Most traditional landscape management has been based on principles of control rather than cooperation. Historically, gardeners have worked hard to achieve what they considered “natural perfection.” Lush, well-tended flower beds and perfectly-shaped shrubs and hedges bordering thick, green lawns.
Of course, all this “perfection and control” takes a terrible toll – on the gardener and the landscape. Hours of backbreaking labor is needed to weed, prune, water, and tend needy plants that don’t really want to be where they’re planted. Tons of herbicides, pesticides, and fertilizers are applied in order to keep everything and everybody in line. As a result, landscapes are all too often ecological nightmares.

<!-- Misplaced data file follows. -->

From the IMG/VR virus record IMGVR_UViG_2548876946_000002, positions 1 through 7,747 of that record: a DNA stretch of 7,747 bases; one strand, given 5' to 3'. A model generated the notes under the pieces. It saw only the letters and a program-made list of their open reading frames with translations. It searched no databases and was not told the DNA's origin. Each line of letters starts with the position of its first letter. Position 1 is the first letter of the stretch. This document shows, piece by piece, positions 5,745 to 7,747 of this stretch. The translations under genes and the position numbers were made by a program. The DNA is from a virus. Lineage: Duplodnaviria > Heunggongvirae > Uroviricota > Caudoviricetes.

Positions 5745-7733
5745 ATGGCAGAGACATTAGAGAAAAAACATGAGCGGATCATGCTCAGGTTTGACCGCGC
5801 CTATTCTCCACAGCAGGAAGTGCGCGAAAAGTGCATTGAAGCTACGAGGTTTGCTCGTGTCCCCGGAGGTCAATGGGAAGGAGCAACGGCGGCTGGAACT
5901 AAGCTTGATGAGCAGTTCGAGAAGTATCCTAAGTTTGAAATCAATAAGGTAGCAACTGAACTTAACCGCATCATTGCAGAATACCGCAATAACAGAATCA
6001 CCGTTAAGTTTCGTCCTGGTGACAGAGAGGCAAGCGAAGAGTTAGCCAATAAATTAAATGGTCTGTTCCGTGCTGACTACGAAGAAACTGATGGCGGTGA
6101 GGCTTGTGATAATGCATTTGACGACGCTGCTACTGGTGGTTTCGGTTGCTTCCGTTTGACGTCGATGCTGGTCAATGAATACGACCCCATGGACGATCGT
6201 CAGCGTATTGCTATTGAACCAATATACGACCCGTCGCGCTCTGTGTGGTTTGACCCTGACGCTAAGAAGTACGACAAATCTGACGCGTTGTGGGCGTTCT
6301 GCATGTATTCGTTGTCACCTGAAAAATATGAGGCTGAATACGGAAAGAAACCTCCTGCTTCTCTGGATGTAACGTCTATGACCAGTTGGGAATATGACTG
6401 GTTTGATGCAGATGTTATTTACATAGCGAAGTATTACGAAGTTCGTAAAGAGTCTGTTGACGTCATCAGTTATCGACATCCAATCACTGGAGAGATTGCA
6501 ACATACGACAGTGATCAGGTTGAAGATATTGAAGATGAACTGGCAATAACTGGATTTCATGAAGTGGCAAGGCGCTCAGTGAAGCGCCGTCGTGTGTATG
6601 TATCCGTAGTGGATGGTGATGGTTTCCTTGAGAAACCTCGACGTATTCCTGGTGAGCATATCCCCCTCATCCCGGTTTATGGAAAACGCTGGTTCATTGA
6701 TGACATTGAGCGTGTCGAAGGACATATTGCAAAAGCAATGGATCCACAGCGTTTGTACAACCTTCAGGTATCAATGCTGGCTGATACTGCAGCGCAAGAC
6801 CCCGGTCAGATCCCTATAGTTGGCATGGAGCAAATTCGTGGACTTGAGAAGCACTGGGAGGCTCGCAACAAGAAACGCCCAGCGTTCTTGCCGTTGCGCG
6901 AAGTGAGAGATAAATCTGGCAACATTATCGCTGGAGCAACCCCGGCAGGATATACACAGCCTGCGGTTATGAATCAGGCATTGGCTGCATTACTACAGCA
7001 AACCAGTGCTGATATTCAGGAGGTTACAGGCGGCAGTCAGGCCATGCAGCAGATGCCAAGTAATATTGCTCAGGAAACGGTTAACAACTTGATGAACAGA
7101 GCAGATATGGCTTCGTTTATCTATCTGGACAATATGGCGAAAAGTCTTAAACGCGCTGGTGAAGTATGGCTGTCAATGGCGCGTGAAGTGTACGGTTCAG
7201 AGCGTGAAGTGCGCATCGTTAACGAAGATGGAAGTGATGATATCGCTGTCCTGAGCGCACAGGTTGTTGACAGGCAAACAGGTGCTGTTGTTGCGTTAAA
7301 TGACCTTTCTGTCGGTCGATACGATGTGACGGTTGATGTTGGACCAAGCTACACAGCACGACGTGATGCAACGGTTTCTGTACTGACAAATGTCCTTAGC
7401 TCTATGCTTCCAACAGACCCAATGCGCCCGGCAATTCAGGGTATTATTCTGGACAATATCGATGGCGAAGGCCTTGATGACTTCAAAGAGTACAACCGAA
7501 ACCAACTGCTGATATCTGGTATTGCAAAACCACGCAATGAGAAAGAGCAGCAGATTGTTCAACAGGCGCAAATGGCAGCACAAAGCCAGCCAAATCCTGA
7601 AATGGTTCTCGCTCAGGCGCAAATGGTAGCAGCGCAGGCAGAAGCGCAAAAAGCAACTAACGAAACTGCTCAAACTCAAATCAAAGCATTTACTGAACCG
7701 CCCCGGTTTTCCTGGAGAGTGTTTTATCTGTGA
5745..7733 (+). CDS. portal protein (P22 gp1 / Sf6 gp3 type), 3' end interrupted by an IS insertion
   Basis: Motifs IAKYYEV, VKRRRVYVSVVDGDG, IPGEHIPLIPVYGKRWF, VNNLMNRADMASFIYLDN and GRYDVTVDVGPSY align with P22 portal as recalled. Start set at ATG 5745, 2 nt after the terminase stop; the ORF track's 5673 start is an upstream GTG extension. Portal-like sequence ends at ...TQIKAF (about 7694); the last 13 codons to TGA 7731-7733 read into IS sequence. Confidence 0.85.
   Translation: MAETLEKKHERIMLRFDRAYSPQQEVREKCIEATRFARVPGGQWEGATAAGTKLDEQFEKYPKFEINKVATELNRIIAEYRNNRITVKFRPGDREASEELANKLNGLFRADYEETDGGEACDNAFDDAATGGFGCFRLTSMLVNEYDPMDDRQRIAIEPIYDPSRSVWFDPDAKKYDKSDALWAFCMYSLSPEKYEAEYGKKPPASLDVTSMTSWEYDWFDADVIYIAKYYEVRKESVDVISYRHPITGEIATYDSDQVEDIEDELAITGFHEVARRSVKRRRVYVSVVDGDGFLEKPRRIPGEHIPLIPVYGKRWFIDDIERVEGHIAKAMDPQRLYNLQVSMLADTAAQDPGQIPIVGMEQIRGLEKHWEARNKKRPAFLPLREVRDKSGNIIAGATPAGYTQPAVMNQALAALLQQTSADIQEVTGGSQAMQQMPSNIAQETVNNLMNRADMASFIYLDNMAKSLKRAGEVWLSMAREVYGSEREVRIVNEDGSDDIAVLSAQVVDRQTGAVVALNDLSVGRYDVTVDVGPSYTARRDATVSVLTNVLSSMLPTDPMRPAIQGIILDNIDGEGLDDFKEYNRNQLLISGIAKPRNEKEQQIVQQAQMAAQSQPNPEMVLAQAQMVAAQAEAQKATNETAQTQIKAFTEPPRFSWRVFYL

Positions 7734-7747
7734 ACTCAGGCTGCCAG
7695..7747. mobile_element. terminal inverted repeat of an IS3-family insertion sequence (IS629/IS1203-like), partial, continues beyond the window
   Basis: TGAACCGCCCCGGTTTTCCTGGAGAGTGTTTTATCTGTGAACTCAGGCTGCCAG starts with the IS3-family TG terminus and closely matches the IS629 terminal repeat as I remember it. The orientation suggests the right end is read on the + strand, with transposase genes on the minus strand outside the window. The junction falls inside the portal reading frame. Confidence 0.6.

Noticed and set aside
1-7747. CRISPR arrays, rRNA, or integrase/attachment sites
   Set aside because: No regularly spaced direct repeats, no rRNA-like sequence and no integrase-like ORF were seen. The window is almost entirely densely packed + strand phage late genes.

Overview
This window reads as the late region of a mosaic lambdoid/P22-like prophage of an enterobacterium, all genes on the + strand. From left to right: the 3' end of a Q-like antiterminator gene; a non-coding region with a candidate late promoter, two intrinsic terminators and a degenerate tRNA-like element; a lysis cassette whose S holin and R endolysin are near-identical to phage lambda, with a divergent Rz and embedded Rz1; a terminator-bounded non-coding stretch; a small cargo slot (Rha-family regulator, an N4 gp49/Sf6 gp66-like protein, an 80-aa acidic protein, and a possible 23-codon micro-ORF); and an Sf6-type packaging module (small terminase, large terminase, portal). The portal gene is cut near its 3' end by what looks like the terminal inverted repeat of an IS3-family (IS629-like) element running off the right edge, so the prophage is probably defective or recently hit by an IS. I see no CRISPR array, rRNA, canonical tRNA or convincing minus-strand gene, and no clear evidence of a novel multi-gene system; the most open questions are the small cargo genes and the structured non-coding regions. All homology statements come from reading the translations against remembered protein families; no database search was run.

Today, it’s appropriate to consider entering into a new relationship with the natural world. Taking a step away, if you will, from everything that we’ve collectively (mis)learned about “proper garden care” and how a cultivated landscape should look. Gardens need to be less wasteful and more environmentally benign.